EFB Outbreak

One of our members who lives midway between Ware and Widford has been notified by the National Bee Unit that a new outbreak of European Foulbrood (EFB) was confirmed on 25th June within 3km of their apiary.

The NBU advises:
Please be vigilant and examine your colonies carefully, advising us if you have concerns. For help in recognizing disease, you can view our Foul Brood leaflet, or for more information please visit BeeBase online at http://www.nationalbeeunit.com. Priority Inspection Visits of apiaries will be continued in areas where disease has been confirmed. 
Contact details:
Name: Peter Heath (Seasonal Bee Inspector: April - September inclusive), Mob: 07775 119429, Email: peter.heath@fera.gsi.gov.uk
For privacy reasons, NBU won't be any more precise than "within 3km".  But if the owner of the apiary doesn't mind going public, please get in touch with editor@hertsbees.org.uk.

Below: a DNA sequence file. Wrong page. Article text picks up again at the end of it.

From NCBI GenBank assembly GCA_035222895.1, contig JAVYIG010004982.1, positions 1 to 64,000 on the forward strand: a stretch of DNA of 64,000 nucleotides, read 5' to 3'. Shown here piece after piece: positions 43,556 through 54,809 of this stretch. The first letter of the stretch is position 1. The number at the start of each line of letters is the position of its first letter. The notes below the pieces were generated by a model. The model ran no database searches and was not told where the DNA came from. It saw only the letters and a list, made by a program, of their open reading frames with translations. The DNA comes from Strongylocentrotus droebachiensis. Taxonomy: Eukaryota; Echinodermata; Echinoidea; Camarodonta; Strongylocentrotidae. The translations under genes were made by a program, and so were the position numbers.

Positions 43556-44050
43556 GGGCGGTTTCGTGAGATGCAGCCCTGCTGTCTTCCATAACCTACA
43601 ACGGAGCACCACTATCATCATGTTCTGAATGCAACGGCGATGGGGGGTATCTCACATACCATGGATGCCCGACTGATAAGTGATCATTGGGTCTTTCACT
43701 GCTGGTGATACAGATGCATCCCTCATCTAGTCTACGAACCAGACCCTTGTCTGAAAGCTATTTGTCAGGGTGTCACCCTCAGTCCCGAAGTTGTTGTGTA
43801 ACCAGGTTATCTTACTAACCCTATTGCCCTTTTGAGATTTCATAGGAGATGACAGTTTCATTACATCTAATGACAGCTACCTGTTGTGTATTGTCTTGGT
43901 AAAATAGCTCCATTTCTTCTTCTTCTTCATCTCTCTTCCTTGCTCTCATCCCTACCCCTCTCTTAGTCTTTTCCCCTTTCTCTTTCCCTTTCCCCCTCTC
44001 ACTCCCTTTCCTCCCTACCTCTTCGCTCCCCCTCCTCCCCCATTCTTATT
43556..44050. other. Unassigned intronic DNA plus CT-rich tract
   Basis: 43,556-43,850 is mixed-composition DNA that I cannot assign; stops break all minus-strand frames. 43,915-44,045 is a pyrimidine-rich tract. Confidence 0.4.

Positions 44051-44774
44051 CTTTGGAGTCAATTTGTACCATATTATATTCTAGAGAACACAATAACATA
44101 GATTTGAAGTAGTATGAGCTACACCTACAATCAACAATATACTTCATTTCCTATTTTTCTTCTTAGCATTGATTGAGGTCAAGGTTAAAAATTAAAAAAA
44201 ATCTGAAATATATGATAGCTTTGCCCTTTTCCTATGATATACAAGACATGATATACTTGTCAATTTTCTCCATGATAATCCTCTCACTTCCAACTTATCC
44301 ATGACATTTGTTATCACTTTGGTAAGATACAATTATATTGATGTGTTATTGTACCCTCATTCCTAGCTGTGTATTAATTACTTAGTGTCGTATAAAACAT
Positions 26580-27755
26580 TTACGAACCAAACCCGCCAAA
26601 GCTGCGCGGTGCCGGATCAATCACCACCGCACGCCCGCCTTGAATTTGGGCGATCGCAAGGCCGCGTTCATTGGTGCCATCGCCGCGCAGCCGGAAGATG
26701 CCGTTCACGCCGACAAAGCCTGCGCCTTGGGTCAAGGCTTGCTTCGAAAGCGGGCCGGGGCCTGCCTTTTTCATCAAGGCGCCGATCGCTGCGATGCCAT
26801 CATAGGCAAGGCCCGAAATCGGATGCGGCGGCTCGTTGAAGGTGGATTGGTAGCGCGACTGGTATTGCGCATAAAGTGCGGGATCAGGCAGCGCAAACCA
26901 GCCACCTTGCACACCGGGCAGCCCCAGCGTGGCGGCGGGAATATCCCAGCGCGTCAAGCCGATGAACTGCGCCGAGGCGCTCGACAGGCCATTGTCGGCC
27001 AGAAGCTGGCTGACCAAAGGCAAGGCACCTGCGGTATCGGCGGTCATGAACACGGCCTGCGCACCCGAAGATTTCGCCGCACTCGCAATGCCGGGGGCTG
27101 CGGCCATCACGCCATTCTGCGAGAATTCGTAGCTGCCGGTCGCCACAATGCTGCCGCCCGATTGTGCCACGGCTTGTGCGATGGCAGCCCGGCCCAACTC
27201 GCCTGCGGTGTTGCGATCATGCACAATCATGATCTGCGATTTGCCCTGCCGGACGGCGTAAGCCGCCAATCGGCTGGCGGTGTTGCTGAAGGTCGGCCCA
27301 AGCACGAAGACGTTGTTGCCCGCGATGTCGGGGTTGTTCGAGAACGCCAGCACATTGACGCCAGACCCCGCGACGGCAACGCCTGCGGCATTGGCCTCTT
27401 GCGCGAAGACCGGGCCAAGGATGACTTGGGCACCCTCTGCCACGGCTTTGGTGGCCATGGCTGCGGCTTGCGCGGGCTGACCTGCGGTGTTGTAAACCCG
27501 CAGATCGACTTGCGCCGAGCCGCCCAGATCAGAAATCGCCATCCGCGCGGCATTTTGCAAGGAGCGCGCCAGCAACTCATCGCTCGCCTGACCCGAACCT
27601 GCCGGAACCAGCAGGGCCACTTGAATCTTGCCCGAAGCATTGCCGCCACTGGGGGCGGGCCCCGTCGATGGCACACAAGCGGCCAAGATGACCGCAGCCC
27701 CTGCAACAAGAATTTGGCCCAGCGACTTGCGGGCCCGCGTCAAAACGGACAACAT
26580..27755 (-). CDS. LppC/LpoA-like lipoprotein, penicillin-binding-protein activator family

Advert - Maisemore Apiaries one day event

Dear Beekeeper

We are having a one day event only held here at Maisemore Apiaries on Saturday 30th June, lots of 2nd quality hive parts and frames for sale at great prices so please come along and bring your beekeeping friends as this is on a first come first served basis, we have a lot in stock but do not know how long it will last.

Hope you will be able to come along and get some great bargains!

Please see our website www.bees-online.co.uk for any updates.

Best Regards
Maisemore Apiaries

Welwyn news - June 2012

by Peter Mathews

Dodging a determined bee in the garden, Lieva’s husband Andy took a nasty fall resulting in him lying flat on the ground completely paralysed. The good news is that the ambulance arrived in 3 minutes and rushed him to Addenbrooks where they pinned everything that could be pinned. He had broken a couple of vertebras trapping the spinal nerve. Only three days later, Mike Goodhew from across the way called Lieva before setting off to visit Andy in hospital only to be told that Andy was home again and walking about.